The 6000 SUX is the car advertised in the movie, and used by Clarence Boddicker. The car itself is a large 4 door, most likely hatchback executive type car. It also comes with reclining leather seats, cruise control, a Blaupunkt radio, has a fast speed and has the mileage of 8.2mpg. Although the 6000 SUX is intended as a dig at the Pontiac 6000 (The 6000 sucks), It is very reminiscant of the real life Rover SD1 and to an extent the Citroen CX.
The 6000 SUX was one of the necessary items former city council worker Ron Miller wanted if he was to release the captives during a hostage scene and also used at one point by Joe P. Cox, where it was blown up by Clarence by his Cobra Assault Cannon out of jealousy. The 6000 SUX is only seen in the first Robocop movie.
Two complete, fully operational SUX cars were built with parts for a third one that the production people blew up in Dallas. From the beginning they wanted a large four-door saloon, one that could be modernized to make it look more futuristic, so for the basic body they chose a '77 Oldsmobile Cutlass Supreme, mainly because it had an interesting door window line.
The front section was removeable as one piece and has a large air intake at the front and covers the whole front bonnet and headlights. The actual auto bodies themselves were made from fiberglass components. They mocked up the SUX in metal, foam and plastic, and then took fiberglass molds of it and made fiberglass parts. The wing mirrors were also made for the car.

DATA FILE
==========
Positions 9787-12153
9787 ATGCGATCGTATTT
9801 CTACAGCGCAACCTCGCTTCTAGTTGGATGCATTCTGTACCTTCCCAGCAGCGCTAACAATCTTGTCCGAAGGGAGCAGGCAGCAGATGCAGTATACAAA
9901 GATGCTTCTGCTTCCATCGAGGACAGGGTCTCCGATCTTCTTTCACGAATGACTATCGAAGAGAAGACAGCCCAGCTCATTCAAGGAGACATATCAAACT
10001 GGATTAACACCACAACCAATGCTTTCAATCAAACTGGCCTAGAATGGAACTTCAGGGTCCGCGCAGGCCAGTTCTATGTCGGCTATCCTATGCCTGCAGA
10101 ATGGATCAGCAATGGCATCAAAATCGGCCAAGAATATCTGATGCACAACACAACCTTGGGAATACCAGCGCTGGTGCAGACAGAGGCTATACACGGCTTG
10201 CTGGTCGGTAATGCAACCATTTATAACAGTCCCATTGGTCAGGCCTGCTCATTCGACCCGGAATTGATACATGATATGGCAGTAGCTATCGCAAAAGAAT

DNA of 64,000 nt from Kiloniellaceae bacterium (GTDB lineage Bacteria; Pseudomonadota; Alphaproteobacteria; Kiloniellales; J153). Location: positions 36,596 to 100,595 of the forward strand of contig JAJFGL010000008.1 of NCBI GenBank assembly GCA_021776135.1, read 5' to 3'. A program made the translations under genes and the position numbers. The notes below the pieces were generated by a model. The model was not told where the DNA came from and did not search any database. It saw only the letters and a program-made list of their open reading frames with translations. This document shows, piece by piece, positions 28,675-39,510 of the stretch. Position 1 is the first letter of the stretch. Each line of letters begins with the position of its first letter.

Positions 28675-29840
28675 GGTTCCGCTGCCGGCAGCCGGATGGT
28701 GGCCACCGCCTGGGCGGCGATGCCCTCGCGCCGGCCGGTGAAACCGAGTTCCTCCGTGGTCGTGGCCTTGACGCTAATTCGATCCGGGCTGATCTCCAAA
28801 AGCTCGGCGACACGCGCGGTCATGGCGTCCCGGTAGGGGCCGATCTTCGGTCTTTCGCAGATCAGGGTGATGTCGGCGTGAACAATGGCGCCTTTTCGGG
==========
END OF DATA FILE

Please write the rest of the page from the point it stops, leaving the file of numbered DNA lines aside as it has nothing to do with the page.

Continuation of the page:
The rear fibreglass section of the car is the most unusual in many ways. It has two upper air intakes behind the door, at the rear, a large triple exhaust in the centre and above the ground than usual, and rear brake lights (the left side that is shaped like "IL") that also dont appear to have indicators?. The rear window has a windscreen wiper. Much like the front section, it was made of fibreglass molds that lifted up like a hatchback.
As for the engine and interior work, that was all stock whatever came with the Oldsmobile in the first place.